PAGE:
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Reaction to IPCC report

Published by , Editorial Assistant
World Pipelines,

On 20 March, climate scientists appealed directly to everyone on the planet to seize a dwindling chance to limit global warming to 1.5 °C (2.7 °F), or risk harming people living today and their descendants for thousands of years.

A previous IPCC report already set a benchmark for cuts in GHG emissions by 2030, of 43% below 2019 levels, to have a 50% chance of keeping warming to 1.5 °C. But such cuts are, so far, theoretical.

Global energy-related carbon emissions rose almost 1% in 2022 to a new record high, according to the International Energy Agency. Temperatures are currently on track to reach 2.7 °C by 2100 with current policies, according to a Climate Action Tracker compiled by scientists.

Delegates at the Interlaken talks said Saudi Arabia and other oil producers had resisted calls by vulnerable nations, including small island states at risk of rising seas, for more explicit language in the report summary calling for a phase-out of coal, oil and gas in favour of renewable energy.

Following this report, Neil Poxon, CEO at Oxford Flow, reacted to the findings, highlighting the need for industry to consider every aspect of our systems to eliminate unnecessary emissions and/or risk, while driving forward the energy transition.

Neil Poxon said on 20 March:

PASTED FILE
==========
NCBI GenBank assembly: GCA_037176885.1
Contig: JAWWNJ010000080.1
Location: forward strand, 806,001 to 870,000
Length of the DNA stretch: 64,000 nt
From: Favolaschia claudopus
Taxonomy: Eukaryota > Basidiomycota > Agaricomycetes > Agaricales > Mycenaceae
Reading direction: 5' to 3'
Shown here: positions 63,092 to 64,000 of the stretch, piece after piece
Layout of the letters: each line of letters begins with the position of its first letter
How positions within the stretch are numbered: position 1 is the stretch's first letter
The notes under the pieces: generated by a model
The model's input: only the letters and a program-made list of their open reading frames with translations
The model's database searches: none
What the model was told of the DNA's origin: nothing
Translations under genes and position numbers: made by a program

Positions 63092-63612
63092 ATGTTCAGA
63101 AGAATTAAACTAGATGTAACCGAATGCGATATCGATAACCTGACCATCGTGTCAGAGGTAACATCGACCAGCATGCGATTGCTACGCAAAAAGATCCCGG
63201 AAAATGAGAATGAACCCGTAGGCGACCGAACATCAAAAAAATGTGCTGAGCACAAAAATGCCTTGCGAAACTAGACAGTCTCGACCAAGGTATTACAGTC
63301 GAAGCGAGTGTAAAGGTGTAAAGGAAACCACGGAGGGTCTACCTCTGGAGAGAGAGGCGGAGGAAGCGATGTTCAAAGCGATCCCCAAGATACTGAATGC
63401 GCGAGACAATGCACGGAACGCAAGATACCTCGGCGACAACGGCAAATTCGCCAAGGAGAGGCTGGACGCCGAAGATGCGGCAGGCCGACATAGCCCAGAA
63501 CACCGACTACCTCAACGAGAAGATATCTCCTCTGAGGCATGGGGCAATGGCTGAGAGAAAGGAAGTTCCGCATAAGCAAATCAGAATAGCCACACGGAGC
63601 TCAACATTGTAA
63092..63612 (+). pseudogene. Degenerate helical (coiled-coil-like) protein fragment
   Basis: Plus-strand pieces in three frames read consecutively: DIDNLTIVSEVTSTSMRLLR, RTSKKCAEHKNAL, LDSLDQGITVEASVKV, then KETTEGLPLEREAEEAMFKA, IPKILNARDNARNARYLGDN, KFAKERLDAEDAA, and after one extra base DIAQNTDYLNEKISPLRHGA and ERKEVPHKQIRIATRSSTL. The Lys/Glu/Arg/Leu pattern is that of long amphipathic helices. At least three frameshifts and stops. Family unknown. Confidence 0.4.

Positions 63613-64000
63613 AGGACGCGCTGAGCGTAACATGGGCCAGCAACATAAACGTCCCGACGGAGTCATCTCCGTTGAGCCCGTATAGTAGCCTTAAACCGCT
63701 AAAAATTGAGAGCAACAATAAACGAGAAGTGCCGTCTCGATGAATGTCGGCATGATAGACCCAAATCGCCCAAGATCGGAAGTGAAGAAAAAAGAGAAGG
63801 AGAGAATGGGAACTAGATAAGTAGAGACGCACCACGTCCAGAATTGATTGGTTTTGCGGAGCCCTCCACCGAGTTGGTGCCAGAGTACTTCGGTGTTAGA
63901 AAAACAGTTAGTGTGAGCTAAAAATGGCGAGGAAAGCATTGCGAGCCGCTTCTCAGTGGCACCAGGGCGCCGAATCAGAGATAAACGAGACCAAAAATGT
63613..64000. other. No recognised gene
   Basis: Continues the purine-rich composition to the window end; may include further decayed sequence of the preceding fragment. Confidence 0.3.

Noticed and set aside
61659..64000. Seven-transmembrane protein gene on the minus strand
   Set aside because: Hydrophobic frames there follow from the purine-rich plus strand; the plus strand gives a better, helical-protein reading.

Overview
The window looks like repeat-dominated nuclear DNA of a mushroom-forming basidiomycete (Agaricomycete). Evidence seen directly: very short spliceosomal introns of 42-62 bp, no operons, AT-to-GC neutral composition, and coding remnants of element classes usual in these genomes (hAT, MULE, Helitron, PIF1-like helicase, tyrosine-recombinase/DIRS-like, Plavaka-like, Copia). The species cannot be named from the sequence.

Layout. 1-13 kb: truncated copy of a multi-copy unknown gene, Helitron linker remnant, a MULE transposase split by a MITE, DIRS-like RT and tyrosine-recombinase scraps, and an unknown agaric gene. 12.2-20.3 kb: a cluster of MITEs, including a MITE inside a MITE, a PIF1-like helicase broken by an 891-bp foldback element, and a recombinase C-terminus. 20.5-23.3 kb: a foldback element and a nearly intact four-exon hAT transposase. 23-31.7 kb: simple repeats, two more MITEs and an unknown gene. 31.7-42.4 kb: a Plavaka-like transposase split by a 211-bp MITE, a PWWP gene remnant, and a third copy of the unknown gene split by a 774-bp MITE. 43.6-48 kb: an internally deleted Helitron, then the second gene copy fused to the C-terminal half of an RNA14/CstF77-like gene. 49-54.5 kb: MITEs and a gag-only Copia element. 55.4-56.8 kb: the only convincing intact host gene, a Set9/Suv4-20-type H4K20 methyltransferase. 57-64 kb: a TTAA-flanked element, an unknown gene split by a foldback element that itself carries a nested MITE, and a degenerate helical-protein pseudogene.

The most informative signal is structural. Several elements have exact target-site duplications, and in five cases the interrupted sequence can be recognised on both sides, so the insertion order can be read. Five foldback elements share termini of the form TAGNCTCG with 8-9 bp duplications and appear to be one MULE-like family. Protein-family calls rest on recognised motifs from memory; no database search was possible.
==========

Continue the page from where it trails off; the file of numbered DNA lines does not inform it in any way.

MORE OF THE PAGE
“Today’s IPCC report demonstrates an urgent need to reduce GHG emissions, now. An often-overlooked contributor of GHG emissions are valves, which account for approximately 60% of fugitive emissions, and not enough is being done across high-emitting industries, like gas networks or fossil fuel production, to remove, replace and innovate.

“Our goal has always been to create valves that not only eliminate emissions but go beyond that, enabling the energy transition by getting ahead of the problem to develop solutions that are suitable for emerging sectors like hydrogen. If we are to meet targets and avoid the damning findings of the latest IPCC report, we need to think about every aspect of our energy systems, instead of overlooking what is deemed to be ‘fine’ or only a small part of the puzzle. Every piece of the puzzle needs to be scrutinised for long-term change to be possible.”

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